Breastfeeding An Older Infant
With both of my boys, my goal was to breastfeed until their first birthday. Now that Leo is 10 months old, I'm reminded of how the breastfeeding journey changes as baby gets older, and I wasn't completely prepared for it the first time around.
There's a whole new set of challenges and triumphs with a super squirmy, curious baby who just won't sit still... he literally presses his butt up in the air and moves impatiently until I let down & he gets some milk in his mouth... which is why I'm sharing my top advice for breastfeeding past 6 months old.
Note: There may be some affiliate links in this article, however, I'm personally recommending them all because I use them myself!
I'm also sharing a new product I discovered at the LA Baby Show, the Lactation Lab. It's a home-test kit that analyzes your breastmilk and gives you a detailed report of ways you can improve the composition of your milk to better nourish your baby.
There's also a promo code to save 20% on your own AND a giveaway to win your own test kit! Details are at the end of this post.
5 Tips for Breastfeeding an Older Baby
1. Eat more!
Baby is older and hungrier! Not to worry about the baby, though, he will always take what he needs... but that'll leave you with less, sometimes not enough. Discuss it with your healthcare professional, of course, but eat more and adequately to nourish your growing baby and yourself.
I found myself losing a lot of weight and muscle as Leo was growing and eating more. I thought I was eating enough, and it felt like I was constantly eating throughout the day, but it just wasn't enough for both Leo and me. They say "eat for two" during pregnancy, and that definitely continues on if you are a breastfeeding mama.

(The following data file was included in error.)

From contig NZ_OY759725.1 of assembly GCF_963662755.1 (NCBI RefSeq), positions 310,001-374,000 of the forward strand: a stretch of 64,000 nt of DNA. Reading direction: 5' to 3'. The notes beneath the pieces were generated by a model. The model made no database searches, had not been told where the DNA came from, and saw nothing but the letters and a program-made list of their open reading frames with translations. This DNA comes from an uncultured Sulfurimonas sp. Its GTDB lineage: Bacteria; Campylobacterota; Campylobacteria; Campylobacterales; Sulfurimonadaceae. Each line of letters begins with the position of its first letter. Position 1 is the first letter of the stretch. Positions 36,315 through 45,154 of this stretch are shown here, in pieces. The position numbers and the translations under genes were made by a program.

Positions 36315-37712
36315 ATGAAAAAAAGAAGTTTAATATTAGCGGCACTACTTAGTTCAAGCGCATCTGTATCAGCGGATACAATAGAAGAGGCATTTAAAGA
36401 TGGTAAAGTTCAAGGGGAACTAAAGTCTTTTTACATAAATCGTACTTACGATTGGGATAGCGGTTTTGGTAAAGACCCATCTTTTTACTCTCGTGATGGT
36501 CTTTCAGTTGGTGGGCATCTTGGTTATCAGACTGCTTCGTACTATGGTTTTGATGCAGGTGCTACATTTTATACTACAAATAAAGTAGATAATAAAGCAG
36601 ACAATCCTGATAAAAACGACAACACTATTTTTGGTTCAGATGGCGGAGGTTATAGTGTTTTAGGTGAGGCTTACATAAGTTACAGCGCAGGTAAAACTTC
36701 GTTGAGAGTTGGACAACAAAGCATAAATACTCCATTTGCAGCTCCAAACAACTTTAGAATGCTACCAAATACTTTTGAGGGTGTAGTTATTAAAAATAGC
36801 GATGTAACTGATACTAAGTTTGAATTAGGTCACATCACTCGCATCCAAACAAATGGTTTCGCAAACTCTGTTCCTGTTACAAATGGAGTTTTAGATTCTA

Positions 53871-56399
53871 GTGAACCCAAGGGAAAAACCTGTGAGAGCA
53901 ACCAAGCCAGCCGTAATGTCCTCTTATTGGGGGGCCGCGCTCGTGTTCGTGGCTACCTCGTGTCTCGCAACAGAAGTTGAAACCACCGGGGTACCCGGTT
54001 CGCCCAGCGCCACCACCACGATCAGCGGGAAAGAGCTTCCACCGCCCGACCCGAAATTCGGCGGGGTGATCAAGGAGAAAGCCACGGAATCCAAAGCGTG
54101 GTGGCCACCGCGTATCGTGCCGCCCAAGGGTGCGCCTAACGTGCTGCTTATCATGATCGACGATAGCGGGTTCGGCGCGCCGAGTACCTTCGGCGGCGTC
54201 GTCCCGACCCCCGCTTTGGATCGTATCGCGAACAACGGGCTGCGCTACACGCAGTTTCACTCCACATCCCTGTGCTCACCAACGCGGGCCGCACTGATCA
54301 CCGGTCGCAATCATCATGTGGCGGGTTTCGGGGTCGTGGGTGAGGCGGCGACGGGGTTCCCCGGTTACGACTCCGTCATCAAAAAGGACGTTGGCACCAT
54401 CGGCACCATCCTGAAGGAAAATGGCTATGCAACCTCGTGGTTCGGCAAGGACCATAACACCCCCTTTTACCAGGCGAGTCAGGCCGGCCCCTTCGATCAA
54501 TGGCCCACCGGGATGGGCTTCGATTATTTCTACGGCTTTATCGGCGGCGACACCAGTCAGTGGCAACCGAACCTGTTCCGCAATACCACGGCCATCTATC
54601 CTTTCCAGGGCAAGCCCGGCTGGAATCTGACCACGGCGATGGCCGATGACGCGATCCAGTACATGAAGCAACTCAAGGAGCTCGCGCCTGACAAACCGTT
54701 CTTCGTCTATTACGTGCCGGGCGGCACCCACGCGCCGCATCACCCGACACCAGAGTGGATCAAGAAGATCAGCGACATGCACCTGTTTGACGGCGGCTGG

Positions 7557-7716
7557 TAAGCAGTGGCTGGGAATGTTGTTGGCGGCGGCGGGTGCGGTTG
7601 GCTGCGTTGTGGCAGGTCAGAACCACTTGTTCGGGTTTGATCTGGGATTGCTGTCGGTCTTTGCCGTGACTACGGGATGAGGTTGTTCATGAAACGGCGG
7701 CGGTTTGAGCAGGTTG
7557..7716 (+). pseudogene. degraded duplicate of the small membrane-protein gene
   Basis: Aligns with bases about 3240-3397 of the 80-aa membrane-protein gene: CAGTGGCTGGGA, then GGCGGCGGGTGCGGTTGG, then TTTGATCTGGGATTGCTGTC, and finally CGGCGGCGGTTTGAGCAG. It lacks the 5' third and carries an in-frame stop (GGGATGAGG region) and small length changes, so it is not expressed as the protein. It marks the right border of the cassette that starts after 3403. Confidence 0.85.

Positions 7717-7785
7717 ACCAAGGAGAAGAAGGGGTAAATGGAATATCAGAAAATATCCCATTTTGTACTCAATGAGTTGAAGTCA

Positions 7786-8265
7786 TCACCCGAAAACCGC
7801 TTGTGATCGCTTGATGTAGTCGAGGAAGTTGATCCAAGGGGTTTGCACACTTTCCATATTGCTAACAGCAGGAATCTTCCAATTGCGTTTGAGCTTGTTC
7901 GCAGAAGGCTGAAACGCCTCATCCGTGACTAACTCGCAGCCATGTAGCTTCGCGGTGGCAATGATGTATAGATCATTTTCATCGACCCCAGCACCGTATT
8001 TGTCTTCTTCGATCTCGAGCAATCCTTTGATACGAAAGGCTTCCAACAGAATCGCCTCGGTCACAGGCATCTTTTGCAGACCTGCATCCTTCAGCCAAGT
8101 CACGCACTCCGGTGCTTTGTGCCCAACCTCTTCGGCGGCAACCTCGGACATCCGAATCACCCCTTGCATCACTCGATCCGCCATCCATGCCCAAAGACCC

2. Use baby signs for milk.
The fun thing about an older baby is that they are soaking in information all around them—the not-so-fun thing is that they're not fully able to communicate their needs. Teaching baby to sign "milk" can help her tell you exactly when she's hungry.
Leo also gives another sign when he wants to nurse... he will follow me around like a little puppy and when I get down to his eye level, his eyes are only one place... you can imagine where that is.
3. Minimize distractions as much as possible.
Older infants are curious and never stop moving, which makes for super-short nursing sessions. Bringing baby to a quiet, dark space can help both of you focus on the task at hand. This could mean closing the curtains and using the side lay position (my favorite!).
If you're out and about, you can take advantage of fitting rooms or a quietly tucked away bench. I was never a fan of nursing covers because they made me (and baby) too hot, but you may want to dust yours off and use it to create a calmer nursing environment for your wiggly soon-to-be toddler.
4. Get a nursing necklace.
A breastfeeding necklace is a great way to distract baby while they are nursing, so they have something visually stimulating that they can grab with their hands. Our nursing sessions are so short these days, that I'll try anything to make it last a little bit longer—it also beats having baby grab my nose!